The “Lord is my Shepherd” prayer, which is taken from the bible, describes some of the protective , nurturing functions of a shepherd. Developing those, stood Patrick in good stead later as a missionary to the Irish, starting and building up church communities. Now this didn’t happen in a vacuum, he had staunch opposition from the existing religions and kings. He could be tortured and killed. It was dangerous for him to go back to Ireland where he had been a slave and his family were shocked when he told them he was going. So too, does the shepherd have to contend with wild animals and bad weather coming to kill his sheep. He has to develop courage. Patrick got his from God.
This is a spoken , shortened version of St Patrick’s Breastplate, a prayer for protection that tradition says he wrote:
St Patrick’s Breastplate is best known in my Catholic Church, as put to the music of Morning has Broken, originally known as“Bunessan” tune composed on a Scottish Island. It was indeed, the Irish that brought Christianity to Scotland. Here’s a short instrumental version :
I too have been in dangerous situations where I prayed hard to God for protection. For some reason the one that comes to mind first today, took place in Sydney, Australia. We used to visit a large undercover shopping centre (mall ) when our kids were young. The owners were renovating and extending the building. As a consequence there were plywood hoardings up, forming a kind of long wide tunnel to get to the front door. Ok in the daytime, but quite a few times I had to shop with the kids when the area was less busy at night etc.
There was a large community of new arrivals to our country, refugees from Africa at that time. Many of the youths were very tall and /or big. They were not much trouble, compared , I read , to some of those in Melbourne. However, one day at dusk I had to go through the plywood hoardings to get in to do my supermarket shopping. I had the two young children with me. With his disability my son was quite outspoken, it was a multicultural area and I had numerous times had to correct his speech so that he did not say something loudly that might offend somebody. There was always the possibility that that could happen.
We started to proceed into the tunnel but it was lined on both sides by a gauntlet of African youth very big and tall. It’s possible that they did not mean to be menacing but it certainly felt that way at the time. Being somewhat streetsmart I had the strap of my handbag diagonally across my body and clutched it tightly to the front of my torso. What no one could see was I was praying feverishly in my head to God for protection, as the male youths stared silently at myself and the kids. There was no one else around. I got through there with a sigh of relief. Later in the renovations , the owner hired permanent security guards there, it had been made a mini town square, and a few fights between different large groups of youths had made security a necessity. That evening there was just God there for us.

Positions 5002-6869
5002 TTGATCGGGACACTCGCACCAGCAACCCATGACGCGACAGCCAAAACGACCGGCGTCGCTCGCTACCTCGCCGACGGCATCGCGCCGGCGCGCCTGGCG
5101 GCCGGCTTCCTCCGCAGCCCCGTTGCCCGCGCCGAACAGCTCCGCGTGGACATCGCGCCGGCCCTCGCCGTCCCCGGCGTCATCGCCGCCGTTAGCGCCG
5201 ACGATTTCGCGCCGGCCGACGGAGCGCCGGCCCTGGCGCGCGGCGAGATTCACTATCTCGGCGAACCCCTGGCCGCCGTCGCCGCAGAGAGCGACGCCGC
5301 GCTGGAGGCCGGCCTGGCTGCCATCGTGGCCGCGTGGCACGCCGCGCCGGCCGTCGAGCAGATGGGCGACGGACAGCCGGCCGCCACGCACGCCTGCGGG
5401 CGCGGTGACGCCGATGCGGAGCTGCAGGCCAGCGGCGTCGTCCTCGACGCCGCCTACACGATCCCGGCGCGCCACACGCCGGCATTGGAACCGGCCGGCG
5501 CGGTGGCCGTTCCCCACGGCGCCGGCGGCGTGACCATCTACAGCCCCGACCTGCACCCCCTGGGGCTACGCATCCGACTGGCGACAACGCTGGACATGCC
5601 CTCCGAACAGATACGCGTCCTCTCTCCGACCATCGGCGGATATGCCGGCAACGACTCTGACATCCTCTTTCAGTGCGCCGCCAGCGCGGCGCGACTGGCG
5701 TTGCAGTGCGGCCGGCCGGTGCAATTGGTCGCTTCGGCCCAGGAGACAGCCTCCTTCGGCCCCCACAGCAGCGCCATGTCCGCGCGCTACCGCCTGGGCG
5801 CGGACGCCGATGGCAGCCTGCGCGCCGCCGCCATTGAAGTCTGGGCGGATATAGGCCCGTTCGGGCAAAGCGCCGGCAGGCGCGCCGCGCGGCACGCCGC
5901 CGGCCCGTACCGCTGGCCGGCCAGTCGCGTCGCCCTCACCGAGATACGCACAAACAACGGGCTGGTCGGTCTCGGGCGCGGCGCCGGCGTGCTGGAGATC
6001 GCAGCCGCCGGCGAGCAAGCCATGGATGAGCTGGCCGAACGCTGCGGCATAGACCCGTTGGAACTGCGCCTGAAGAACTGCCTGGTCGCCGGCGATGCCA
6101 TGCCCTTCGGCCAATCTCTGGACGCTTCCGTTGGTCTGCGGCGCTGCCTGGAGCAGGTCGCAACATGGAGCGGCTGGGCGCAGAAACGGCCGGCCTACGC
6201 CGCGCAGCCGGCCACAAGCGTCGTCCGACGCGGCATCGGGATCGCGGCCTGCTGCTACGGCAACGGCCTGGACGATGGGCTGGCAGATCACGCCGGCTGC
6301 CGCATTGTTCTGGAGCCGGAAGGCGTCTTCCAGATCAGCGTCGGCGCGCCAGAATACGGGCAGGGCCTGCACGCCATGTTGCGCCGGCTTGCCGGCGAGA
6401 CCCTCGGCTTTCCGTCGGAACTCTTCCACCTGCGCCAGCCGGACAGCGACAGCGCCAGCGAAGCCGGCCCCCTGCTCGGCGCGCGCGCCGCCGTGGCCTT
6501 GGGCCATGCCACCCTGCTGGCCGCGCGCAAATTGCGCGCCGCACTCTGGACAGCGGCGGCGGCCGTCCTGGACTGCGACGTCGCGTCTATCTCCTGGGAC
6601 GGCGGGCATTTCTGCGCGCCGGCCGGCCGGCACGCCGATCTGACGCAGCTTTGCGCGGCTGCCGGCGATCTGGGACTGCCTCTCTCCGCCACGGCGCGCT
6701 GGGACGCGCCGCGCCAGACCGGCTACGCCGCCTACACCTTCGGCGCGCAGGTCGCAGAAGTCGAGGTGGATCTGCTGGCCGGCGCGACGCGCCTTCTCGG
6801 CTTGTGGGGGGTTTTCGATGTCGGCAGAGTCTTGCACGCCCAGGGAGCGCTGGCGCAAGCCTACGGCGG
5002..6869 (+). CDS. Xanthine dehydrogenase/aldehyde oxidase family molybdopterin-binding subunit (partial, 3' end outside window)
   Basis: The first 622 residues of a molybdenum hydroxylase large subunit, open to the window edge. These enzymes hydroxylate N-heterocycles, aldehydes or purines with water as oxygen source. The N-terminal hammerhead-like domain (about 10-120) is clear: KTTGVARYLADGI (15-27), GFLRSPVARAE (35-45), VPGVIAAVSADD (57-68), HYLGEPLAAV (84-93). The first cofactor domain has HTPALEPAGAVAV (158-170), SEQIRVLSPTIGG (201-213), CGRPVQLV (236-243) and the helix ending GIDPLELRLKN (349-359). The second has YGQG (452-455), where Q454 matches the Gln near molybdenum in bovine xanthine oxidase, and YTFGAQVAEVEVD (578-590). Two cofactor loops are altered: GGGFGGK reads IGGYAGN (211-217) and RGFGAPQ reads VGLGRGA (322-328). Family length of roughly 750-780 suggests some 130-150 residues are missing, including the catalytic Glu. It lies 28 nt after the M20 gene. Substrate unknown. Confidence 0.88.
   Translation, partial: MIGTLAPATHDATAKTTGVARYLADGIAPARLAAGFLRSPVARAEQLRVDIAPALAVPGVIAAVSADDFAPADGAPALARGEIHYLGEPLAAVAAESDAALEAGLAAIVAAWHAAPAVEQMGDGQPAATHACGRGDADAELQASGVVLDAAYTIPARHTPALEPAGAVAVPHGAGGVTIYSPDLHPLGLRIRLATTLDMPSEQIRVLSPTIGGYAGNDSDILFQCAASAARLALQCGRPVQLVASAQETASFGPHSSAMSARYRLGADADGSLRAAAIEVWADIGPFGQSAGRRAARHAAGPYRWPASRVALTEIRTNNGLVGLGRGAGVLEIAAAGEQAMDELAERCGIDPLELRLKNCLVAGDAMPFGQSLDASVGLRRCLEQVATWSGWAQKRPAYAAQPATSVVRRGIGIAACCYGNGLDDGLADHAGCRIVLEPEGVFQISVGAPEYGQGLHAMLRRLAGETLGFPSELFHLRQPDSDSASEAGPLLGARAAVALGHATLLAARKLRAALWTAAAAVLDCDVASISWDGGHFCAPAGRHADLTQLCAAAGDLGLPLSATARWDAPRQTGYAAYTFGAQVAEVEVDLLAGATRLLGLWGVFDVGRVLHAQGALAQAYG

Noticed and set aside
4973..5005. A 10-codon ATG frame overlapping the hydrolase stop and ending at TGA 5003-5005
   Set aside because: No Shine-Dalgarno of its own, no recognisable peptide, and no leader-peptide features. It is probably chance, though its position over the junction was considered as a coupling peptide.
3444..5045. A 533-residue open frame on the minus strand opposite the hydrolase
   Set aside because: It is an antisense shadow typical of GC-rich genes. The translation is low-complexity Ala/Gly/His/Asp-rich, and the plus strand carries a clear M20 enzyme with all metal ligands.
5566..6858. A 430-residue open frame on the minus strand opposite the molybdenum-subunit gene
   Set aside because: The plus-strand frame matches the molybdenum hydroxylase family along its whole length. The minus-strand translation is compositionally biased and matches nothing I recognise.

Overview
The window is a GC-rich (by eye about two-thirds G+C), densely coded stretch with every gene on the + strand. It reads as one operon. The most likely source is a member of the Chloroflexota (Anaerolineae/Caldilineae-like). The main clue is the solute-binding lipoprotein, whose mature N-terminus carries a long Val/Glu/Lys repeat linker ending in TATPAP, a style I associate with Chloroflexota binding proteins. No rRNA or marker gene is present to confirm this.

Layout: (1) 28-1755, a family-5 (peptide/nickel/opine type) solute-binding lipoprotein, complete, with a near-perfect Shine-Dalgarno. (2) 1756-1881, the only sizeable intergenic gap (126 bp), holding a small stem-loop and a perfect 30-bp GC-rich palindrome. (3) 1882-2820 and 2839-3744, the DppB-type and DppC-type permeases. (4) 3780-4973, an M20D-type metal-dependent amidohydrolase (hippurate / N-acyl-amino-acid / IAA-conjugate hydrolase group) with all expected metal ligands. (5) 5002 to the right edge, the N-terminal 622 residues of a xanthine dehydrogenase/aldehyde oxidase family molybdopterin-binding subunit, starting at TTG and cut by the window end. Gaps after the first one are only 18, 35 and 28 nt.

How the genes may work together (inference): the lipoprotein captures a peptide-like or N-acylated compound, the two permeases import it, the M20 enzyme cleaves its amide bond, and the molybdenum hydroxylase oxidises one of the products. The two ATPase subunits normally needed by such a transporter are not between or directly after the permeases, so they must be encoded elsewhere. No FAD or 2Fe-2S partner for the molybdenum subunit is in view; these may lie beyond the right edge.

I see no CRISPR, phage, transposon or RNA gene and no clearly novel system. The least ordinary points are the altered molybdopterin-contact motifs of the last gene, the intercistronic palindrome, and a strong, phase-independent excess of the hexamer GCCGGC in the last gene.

One thing I like about Patrick is he left us some really self deprecating quotes. (That’s an Aussie preference, we like a humble bloke.) Even though he became a Bishop years after his escape, and was a really powerful person with God’s help, (no saint can perform miracles by themselves, they are just an instrument), he was aware that he was a sinner like us, and confessed his past sins, which got him into hot water with his superiors.
He was also a realist. He adapted the existing Celtic culture, to Christian culture, starting with learning the Gaelic language, that previously he had looked down upon. A Celtic circle symbol at his hands became the Celtic cross as we know it today. This one below, was at our wedding , next to the Wedding cake. I purchased it at the Queen Victoria Building Sydney at the Irish shop there, along with a green Irish shawl for my bridesmaid, and a white embroidered shamrock handkerchief, both made from Irish linen.
This girl below is two in one. (She looks like twins). Almost a trinity, but not quite. Tradition has it that St Patrick explained the three-in-one nature of the Trinity to the Irish High King and his men, using a clover leaf, or shamrock. The trinity denotes God the father, God the son and God the Holy Spirit. Lovely harp and violin playing of a hymn popular in Ireland:
Two clips you have to see together, Ed Sheehan’s Galway Girl, and his Galway dancers
Two comments from under that last clip:
“ban them they're damaging the road.”
“It's me when i see a cockroach on the floor.”
A good history and Irish text of St Patrick’s Breastplate :
History of the Bodhrán drum:
Potato fritters recipe, similar to ours:
Here is a recipe for Irish coleslaw, we didn’t follow the recipe exactly as we used bought coleslaw dressing:
Where you can get the Lladro Nao young monk figurine with dog
Or Google, and Lladro stores are there.
Happy St Patrick’s Day.